The victims died after the roofs of their homes collapsed beneath the weight of accumulating ash.
The volcanic debris reached 8 inches deep in some areas.
The Feb. 14 eruption was so loud that it could be heard from 125 miles away and was said to be “like thousands of bombs exploding,” by one nearby villager who feared “doomsday was upon us.”
Kelud, located about 375 miles east of Jakarta, had been rumbling for several weeks prior to the violent 90-minute eruption.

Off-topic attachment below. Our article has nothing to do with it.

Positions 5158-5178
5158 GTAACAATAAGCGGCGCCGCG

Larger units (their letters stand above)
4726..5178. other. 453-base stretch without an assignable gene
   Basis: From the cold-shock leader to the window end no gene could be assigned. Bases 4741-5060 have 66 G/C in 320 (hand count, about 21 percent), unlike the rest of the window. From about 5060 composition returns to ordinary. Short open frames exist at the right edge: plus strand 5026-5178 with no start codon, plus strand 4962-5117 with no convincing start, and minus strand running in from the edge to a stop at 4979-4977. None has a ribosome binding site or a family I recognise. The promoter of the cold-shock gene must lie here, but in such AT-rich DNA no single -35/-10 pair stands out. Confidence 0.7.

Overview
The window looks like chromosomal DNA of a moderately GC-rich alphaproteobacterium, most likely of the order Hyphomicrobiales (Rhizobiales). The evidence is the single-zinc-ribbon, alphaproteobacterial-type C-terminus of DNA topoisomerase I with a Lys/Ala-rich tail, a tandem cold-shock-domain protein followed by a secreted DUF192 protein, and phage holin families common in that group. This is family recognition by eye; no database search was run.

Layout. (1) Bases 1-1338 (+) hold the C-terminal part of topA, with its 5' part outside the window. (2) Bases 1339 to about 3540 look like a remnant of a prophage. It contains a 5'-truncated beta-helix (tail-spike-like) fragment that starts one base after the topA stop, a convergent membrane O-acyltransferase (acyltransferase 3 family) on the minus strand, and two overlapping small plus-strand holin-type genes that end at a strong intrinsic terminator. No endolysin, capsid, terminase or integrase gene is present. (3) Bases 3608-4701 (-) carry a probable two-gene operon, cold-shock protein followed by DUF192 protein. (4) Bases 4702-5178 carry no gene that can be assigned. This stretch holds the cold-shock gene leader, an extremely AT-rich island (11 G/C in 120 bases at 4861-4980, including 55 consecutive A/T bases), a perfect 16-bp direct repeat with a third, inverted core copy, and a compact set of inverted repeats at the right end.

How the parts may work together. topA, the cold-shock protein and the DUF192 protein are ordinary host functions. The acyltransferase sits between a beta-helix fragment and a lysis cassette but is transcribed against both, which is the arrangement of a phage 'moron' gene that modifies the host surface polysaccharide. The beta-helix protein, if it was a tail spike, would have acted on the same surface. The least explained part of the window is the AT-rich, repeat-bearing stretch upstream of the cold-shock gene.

“The smell of sulfur and ash hung so thickly in the air that breathing was painful,” said Kediri resident Insaf Wibowo.
Eyewitnesses said violent electrical storms that accompanied the rising ash plume added to the sense of doom.
Kelud’s last major eruption was in 1990, when it spewed lava and superheated clouds that killed more than 30 people and injured hundreds of others.
Approximately 5,160 people died during a 1919 eruption, mainly from hot mudflows down the volcano’s flanks.
Photo: Heppy Trisna Putra